So we know meditation is good for us, right? But the pressure to meditate well makes many of us feel like we suck at it before we’ve passed the first two minutes. But our idea of what it means to meditate properly usually starts with a step 1: clear up the thoughts running in your head. However, this meditation practice used by Meghan Markle, which appeared in her lifestyle blog the Tig, is different. No, REALLY.

For one, Vedic meditation doesn’t require any guilt of over-active thoughts, something Meghan also struggled with saying that she found meditation ‘endlessly daunting at first’, labeling off the general first-timer qualms ‘the thoughts, the distractions, the boredom of it...‘. She continues, though, that shortly after learning Vedic meditation, it became the ‘quietude that rocked my world’.


‘I can’t put my finger on the why or the how, but I will tell you this much, for me … I am just happier. And meditation has much to do with that’, Meghan wrote on the now defunct site.

‘The worst thing that can happen is that you gave yourself ten minutes of quiet in an endlessly loud world.’

And before you say you don’t have enough time in the day – which as Meghan points out likely means you need twice as much meditation – it only takes 10 minutes. If you aren’t sold yet, this line might do it: ‘[Vedic meditation is] that type of meditation that Russell Simmons swears by, that people say changes their life and the trajectory of their future – more success, more fulfillment, more happiness, less worry’. Sounds good to us…

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‘I urge you to give it a shot’, Meghan continues. ‘The worst thing that can happen is that you gave yourself ten minutes of quiet in an endlessly loud world.’ And we can imagine just how necessary this must be for the new Duchess of Sussex – now more than ever.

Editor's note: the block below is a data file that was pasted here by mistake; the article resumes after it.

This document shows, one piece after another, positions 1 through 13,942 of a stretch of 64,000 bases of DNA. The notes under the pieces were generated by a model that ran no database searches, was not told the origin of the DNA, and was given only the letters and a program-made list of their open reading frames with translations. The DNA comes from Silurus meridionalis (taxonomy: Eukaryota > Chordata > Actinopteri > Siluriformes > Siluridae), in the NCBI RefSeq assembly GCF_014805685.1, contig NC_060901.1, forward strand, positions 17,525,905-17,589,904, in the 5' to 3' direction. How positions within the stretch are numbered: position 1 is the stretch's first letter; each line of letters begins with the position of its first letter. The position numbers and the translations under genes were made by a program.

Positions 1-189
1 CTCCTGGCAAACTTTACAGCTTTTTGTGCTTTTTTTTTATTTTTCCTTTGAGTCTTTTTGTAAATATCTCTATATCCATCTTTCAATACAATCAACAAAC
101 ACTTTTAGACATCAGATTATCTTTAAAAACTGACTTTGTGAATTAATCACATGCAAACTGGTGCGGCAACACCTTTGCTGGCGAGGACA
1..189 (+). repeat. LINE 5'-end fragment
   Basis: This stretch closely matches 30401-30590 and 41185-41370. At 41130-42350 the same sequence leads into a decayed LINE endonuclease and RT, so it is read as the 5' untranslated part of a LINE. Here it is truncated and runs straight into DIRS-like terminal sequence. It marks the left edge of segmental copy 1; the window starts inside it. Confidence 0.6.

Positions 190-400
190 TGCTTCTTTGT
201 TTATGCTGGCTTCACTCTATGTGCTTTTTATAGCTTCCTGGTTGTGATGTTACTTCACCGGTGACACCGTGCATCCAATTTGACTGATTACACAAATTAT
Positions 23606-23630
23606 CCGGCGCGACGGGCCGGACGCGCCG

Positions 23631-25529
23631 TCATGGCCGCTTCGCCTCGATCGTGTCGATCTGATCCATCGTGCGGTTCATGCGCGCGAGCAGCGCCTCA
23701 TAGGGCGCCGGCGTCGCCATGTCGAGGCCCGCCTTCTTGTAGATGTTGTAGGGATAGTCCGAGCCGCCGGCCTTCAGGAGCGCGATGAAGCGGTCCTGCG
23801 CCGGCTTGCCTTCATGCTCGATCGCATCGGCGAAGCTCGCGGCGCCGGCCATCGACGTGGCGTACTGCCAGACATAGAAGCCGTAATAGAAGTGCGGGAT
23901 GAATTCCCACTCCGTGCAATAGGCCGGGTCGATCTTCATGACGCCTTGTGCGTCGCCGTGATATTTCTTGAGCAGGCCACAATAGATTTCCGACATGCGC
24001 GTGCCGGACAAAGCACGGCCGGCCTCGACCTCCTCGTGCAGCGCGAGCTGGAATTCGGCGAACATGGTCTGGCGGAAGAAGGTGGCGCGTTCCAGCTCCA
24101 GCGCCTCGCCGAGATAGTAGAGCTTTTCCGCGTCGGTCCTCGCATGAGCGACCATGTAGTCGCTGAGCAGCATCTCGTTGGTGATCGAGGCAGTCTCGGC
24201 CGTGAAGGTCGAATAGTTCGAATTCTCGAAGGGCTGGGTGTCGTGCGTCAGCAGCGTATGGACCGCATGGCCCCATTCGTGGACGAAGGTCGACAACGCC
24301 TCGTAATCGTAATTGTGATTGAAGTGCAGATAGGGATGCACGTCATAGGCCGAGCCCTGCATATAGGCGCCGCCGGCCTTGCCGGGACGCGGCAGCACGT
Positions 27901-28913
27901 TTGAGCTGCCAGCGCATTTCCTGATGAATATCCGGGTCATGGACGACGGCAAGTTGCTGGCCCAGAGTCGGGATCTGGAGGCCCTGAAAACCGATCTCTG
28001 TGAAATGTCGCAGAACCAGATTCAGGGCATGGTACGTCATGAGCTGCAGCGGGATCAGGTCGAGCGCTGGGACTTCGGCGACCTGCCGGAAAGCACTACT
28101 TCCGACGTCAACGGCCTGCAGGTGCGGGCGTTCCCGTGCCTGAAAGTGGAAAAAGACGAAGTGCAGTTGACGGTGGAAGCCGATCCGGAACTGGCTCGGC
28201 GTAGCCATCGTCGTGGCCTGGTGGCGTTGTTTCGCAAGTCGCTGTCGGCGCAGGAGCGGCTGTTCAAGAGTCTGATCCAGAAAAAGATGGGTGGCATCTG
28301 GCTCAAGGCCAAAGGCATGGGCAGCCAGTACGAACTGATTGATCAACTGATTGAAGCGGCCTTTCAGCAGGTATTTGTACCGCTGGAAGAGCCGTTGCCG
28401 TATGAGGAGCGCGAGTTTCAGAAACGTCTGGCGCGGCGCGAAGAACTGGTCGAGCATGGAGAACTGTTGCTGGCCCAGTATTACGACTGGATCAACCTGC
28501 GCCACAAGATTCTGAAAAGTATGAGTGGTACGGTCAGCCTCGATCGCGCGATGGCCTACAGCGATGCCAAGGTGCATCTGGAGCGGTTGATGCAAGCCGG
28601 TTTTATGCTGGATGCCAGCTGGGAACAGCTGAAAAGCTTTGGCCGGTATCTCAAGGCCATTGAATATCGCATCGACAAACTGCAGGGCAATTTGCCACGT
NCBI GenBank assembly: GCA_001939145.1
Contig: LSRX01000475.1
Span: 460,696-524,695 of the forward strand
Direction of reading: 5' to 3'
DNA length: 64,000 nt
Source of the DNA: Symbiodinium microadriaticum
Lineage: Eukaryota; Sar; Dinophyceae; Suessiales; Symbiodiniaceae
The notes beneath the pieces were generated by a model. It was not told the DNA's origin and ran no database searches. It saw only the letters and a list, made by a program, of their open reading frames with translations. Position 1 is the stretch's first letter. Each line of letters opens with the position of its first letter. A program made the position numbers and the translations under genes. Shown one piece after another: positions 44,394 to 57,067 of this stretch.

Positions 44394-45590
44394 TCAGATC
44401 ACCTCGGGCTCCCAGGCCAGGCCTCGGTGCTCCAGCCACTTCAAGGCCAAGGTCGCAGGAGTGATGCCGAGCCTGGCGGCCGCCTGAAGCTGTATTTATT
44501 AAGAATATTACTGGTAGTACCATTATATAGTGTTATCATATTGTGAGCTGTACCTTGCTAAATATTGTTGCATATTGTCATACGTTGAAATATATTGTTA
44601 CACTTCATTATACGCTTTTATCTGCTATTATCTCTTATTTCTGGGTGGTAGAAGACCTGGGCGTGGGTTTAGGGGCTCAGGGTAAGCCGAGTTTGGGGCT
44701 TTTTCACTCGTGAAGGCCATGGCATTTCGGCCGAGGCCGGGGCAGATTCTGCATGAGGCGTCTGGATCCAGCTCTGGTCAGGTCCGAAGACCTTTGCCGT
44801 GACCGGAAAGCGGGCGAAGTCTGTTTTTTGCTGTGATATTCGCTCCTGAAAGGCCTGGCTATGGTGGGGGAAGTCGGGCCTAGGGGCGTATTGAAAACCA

Before you begin, know that Vedic meditation is not associated with any religion and is based on the Verdic texts that originate from Veda – the ‘wellspring of all Eastern philosophy’ according to the Meditation Trust. It centres around the repetition of a single mantra to help quieten your mind.

Light Watkins shared tips from his book, The Inner Gym: A 30-day workout for strengthening Happiness, summarised here as they appear on the Tig:

1. Get comfortable

Sit … anywhere with comfortable back support. It’s best not to lie down, but it’s not necessary to sit up completely straight.

2. Calculate your finish time

Check the time and add ten minutes on top of your start time. It’s best not to set an alarm, or you may end up shocking yourself out of your meditation. Close your eyes.

3. Take note of your breathing

Without speeding up or slowing down your breathing, just notice it. Expect your mind to wander away from noticing your breath. Do not fight this; it’s a natural occurrence.

4. Embrace your thoughts

It’s okay to get lost in your thoughts… For now, let the act of meditation become synonymous with both taking note of your breathing and getting lost in your thoughts. Let all of the thoughts come and go – as you forget and become aware that you are meditating, it’s best not to resist any thoughts, including ideas, songs, conversations, images, feelings, or sensations. Embrace all mental experiences without concern, remorse, or regret.

5. Come out slowly

Check your timing device periodically, and after ten minutes, slowly open your eyes and bring yourself out.


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